Over the next several posts, we’ll discuss the basis for this conclusion (Hint: it starts with the customer), what organizational changes companies need to make (Hint: it has less to do with sales than other parts of the organization) before company representatives can once again add value and justify their deployment, and finally how the job description for field deployed company representatives will change.


High Prescription Drug Prices pay for more than the High Cost of R & D

More often than not you hear Pharma defend high prescription drug prices as necessary to cover the high costs associated with pharmaceutical research and development.  Over the course of 7-10 years or longer they may spend $1.0 billion or more to get a product to market.  While the time and costs of drug development may be real, the rightfully skeptical healthcare market and patients have never really accepted this rationale for high prescription prices, often pointing to the more visible high cost of marketing and sales.  And now, this high cost of R & D rationale has become even less believable.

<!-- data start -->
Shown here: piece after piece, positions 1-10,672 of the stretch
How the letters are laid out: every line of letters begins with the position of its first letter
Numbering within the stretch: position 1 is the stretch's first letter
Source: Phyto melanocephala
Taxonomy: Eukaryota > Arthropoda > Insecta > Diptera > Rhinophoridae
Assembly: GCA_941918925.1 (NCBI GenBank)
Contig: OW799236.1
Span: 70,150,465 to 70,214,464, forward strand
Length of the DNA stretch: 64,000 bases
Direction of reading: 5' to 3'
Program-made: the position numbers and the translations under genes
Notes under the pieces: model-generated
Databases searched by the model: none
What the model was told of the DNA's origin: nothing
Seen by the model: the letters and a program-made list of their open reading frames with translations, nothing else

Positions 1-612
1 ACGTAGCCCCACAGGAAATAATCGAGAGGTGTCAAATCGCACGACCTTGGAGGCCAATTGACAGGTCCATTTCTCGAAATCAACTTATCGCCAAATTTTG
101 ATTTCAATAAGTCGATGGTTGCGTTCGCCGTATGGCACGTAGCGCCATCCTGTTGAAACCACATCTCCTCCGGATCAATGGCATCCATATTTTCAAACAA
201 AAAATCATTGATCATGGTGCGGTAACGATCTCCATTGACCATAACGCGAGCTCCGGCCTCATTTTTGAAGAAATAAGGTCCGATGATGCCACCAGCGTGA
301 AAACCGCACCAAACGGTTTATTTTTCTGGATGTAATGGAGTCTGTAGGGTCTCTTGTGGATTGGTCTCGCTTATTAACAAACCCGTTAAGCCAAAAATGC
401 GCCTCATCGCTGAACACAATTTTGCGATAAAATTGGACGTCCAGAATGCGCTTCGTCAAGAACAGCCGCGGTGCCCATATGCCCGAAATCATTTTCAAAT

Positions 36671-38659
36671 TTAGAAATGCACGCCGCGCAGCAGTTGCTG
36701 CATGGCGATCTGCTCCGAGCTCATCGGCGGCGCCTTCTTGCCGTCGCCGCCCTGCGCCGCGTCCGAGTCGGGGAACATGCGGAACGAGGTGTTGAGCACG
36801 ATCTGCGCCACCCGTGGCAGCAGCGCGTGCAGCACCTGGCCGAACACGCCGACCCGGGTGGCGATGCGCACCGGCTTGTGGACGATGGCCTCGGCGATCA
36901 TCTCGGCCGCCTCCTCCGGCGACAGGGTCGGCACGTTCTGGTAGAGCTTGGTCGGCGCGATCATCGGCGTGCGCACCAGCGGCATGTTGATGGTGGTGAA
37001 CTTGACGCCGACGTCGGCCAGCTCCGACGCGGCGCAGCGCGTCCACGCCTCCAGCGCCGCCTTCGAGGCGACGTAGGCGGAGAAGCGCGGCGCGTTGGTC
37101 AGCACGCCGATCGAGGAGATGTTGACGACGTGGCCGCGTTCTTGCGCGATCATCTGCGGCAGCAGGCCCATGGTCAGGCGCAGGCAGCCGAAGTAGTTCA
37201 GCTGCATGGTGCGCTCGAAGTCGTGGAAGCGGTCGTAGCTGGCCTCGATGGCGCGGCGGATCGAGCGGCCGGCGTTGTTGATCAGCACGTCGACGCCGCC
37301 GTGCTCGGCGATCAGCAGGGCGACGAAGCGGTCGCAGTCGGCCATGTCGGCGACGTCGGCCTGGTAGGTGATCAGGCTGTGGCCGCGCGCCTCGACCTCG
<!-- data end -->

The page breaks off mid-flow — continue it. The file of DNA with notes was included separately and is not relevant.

What makes this rationale even less believable today then ever before?  The fact that pharmaceutical companies can afford to spend tens of billions of dollars on mergers and acquisitions while dismantling the acquired companies, laying off thousands of employees (including research scientists), and at the same time, reducing the R & D investment the two merged companies might have otherwise spent.

The other area that challenges the credibility of the bogus high pricing rationale is the affordability pharmaceutical companies have to pay hundreds of millions of dollars or even billions of dollars in fines and settlements for alleged and sometimes proven wrongdoing.

Unfortunately, the billions of dollars spent on mega-mergers and litigation settlements don’t go towards producing any innovative new products.  Pfizer spent $68 billion (equal to the total annual amount of industry spending on R & D) to acquire Wyeth and Merck spent $41 billion to merge with Schering, not to mention the hundreds of millions spent by the two on restructuring, legal, and banking fees.  None of this money went to R & D.

Similarly, none of the $2.3 billion in fines and settlement Pfizer recently coughed up nor the hundreds of millions of dollars of settlement paid by other companies for their alleged indiscretions will go to R & D.   In fact, Pfizer’s $2.3 billion settlement represents more than 30% of their anticipated $6 billion spend on R& D this year.  The $2.3 billion alone would have put any other company in the top 20 of pharmaceutical companies in R & D spending.

So when Pharma says they need high prices to support R & D it is no surprise that the healthcare market and patients recoil with skepticism, frustration, and animosity.


Secret Low Cost, High Revenue Generating Strategies for Pharmaceutical Companies